Knowledge through connaturality is an act of the intellect and is, like other forms of knowledge, an immanent activity whereby the knowing subject goes out and mingles in the life of others without ceasing to be himself. Unlike the rational, discursive knowledge characteristic of the sciences and philosophy, however, connatural knowledge is not achieved primarily through concepts and by way of demonstration. It is rather a knowledge resulting from an interaction between sensitivity and affectivity, intellect and will, knowing and loving. It is thus a type of knowledge caused in some way by the unitive tendencies of man's appetites, in particular his rational appetite, or will. As knowledge, it is essentially an act of the intellect; as connatural, it involves appetite and will. Because it is a mode of knowing involving desire as well as intellect, it is a highly personal act, evidencing in the concrete that knowing is an act of the whole man, of a person, who knows through his intellect but whose knowledge is affected, at times intrinsically, by noncognitive factors. Again, unlike rational, discursive knowledge, connatural knowledge is directed to the concrete individual, not to the abstract universal.
History. This type of knowledge, which is perhaps best illustrated in the saying from the Imitation of Christ (1.1), "I would rather feel contrition than know how to define it," has a rich philosophical heritage. Aristotle implicitly recognized it when he distinguished between the rational, scientific knowledge of moral questions and the knowledge of these questions based on virtuous habits within the person, maintaining that in moral matters virtue is more certain than science (Eth. Nic. 1143b 11–13) and that "virtue and the good man are as such the measure of each thing" (ibid. 1176a 17). Connatural knowledge was implied also by pseudo-dionysius, who maintained that the spiritual man knows divine things not only because he has learned them but also because he "suffers" them.
The medieval schoolmen did not work out explicit theories of connatural knowledge, but they recognized it as a genuine mode of knowing. The discussions of man's moral conduct and his spiritual life, particularly in St. thomas aquinas, suggest the lines along which a more formal analysis of this type of knowledge can be developed. Aside from the Renaissance commentators on St. Thomas, in particular john of st. thomas, philosophers of the modern period paid little attention to this mode of human knowledge. The emphasis on inter-subjectivity in recent existential and phenomenological thought has helped redirect inquiry into this subject. Interest in it is reflected in J. H. Newman's distinction between notional and real knowledge, a distinction further elaborated by M. Blondel, and in H. Bergson's opposition of the knowledge characteristic of scientific inquiry to that achieved in intuition. The question of connatural knowledge has engaged a number of contemporary Thomists, particularly in discussions of ethical and aesthetic questions. Among those who have given much thought to this subject are T. Gilby, J. P. rousselot, R. O. Johann, B. Miller, and, in particular, J. Maritain.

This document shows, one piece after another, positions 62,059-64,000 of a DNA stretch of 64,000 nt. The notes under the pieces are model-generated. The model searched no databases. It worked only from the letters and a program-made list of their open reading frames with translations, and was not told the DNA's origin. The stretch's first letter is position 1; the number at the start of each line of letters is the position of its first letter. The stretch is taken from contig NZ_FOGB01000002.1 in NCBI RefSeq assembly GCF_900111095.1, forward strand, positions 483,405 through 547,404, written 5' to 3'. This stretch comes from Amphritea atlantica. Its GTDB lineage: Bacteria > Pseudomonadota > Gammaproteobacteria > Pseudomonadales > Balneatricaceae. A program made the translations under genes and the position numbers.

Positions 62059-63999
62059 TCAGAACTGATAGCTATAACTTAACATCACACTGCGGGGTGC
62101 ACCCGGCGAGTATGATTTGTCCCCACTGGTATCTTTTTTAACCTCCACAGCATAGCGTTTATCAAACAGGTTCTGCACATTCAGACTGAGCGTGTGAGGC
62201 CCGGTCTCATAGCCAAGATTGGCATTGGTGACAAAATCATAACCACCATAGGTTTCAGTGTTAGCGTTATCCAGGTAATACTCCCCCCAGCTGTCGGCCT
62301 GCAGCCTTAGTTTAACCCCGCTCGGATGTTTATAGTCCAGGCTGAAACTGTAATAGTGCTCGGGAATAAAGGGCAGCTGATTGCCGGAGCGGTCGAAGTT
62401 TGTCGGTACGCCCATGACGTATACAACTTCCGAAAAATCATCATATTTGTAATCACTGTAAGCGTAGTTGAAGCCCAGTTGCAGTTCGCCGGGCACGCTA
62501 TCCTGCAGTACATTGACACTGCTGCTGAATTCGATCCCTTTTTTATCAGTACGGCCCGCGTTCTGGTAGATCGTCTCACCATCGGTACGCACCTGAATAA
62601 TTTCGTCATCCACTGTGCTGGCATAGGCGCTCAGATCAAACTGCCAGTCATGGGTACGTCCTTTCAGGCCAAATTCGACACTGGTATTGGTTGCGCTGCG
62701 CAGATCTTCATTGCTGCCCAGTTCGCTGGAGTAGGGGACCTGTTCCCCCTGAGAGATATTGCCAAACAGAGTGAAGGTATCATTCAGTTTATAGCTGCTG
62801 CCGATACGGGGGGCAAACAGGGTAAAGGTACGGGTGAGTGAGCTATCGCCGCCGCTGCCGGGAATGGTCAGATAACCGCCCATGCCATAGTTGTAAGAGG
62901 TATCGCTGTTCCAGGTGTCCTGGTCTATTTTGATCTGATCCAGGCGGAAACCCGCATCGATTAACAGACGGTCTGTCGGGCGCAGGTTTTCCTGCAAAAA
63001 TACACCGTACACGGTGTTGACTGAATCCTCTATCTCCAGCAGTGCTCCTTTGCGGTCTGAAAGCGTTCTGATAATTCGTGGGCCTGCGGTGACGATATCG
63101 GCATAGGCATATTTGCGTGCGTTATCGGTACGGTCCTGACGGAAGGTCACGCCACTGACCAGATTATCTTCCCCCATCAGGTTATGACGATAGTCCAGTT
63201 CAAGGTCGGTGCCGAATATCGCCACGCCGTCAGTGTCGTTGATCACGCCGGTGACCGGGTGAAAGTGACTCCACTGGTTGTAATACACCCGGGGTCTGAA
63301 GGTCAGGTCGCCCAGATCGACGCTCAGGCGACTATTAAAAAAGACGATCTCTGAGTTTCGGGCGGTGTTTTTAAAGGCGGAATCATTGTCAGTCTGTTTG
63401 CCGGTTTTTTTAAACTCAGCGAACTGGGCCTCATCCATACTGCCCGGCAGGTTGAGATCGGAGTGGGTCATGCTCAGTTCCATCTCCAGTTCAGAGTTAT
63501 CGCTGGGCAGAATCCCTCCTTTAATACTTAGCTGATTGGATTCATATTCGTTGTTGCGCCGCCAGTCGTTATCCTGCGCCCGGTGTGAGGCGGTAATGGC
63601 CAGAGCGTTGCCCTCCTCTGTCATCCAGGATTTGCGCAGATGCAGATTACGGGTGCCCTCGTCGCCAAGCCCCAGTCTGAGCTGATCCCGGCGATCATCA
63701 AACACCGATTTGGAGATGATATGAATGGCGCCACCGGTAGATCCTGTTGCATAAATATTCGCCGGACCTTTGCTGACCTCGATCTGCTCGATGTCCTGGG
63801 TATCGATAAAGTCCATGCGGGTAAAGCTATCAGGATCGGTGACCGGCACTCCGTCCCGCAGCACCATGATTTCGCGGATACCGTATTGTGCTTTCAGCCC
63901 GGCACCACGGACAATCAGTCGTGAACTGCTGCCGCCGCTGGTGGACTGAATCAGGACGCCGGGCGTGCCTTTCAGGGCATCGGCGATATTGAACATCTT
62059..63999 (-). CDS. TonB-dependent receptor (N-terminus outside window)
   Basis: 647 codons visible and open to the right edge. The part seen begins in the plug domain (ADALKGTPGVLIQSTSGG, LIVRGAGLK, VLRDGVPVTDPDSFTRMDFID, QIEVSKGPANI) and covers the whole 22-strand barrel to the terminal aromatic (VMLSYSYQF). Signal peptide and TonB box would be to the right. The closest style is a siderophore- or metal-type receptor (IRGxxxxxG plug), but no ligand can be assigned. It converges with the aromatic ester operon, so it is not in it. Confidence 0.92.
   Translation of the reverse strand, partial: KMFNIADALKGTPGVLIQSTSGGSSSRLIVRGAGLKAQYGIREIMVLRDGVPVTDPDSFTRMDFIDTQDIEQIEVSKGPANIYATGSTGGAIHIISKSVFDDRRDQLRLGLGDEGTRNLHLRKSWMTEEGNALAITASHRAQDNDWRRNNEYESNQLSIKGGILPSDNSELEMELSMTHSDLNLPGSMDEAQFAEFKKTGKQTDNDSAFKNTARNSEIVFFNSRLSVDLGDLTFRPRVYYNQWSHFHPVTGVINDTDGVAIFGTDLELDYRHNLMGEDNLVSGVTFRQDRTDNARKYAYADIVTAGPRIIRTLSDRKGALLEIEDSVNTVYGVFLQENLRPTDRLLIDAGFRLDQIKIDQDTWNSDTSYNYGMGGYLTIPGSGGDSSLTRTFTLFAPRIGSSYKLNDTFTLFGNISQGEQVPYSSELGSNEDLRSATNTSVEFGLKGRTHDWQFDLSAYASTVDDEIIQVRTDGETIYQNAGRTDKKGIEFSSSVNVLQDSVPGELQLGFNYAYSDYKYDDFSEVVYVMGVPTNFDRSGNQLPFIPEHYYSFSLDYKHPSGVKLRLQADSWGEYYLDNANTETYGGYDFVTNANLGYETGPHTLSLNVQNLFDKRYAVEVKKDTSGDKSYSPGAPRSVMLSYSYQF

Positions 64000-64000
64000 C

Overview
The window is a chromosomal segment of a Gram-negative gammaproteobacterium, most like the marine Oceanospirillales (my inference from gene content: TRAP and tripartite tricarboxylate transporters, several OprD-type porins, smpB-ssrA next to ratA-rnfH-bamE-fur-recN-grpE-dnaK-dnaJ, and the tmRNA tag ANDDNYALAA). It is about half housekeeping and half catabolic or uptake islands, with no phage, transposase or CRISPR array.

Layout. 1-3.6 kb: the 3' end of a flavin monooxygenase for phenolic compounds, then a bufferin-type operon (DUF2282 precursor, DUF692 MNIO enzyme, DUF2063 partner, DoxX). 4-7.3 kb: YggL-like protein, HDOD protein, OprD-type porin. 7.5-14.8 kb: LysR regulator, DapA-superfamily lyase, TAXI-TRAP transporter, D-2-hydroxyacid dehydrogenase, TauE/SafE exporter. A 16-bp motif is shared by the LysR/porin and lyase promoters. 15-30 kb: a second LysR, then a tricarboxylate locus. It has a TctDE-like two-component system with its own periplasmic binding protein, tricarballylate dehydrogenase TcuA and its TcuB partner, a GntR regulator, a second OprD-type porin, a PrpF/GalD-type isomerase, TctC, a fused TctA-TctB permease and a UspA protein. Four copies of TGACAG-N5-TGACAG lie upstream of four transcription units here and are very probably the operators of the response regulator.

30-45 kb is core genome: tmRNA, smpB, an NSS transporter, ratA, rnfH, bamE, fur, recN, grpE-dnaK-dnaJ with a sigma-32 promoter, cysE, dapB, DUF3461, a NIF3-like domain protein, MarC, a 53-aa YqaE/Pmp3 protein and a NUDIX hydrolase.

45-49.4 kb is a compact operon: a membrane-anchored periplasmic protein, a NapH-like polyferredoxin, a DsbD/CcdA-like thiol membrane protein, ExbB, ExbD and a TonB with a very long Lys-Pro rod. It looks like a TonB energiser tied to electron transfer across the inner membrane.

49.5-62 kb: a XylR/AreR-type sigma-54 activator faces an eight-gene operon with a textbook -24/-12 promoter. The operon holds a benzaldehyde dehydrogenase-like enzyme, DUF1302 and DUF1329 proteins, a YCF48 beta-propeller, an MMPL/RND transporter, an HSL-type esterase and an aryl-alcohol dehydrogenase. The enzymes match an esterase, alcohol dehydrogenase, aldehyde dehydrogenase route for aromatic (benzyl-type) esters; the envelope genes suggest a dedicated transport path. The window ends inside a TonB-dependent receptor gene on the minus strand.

Connaturality. The connatural is whatever is fitting to or in accord with nature (Thomas Aquinas, Summa theologiae 1a2ae, 26.1 ad 3). It refers to a linking or union of two natures (and is thus distinct from the natural), and it is a linking that springs from something intrinsic to the natures involved. Knowledge is itself a nature, and, as a nature, is distinct from the nature of the knowing subject. Yet it is fitting for man to know; this act is "in accord" with his nature. Thus, in a loose sense, one can say that knowledge itself is connatural to man. Moreover, one can apply the term connatural to whatever is fitting or proper either to the act of knowing itself, or to the faculties of knowledge, e.g., the intellect, or to the agent or subject of knowledge, the human person. Thus it is connatural for man's knowledge to be objective and to be derived from the senses: in this sense the term connatural is predicated of the act of knowledge as such. Again, acts of knowing, even in the speculative order, become con-natural to a person whose intellect has been strengthened through habits or virtues inclining him to judge easily in certain areas of judgment. In this way one who has acquired the speculative habit of mathematics, for example, is connaturalized to making judgments in mathematical questions. This is a type of connatural knowledge called by Maritain an intellective mode, one "by way of knowledge."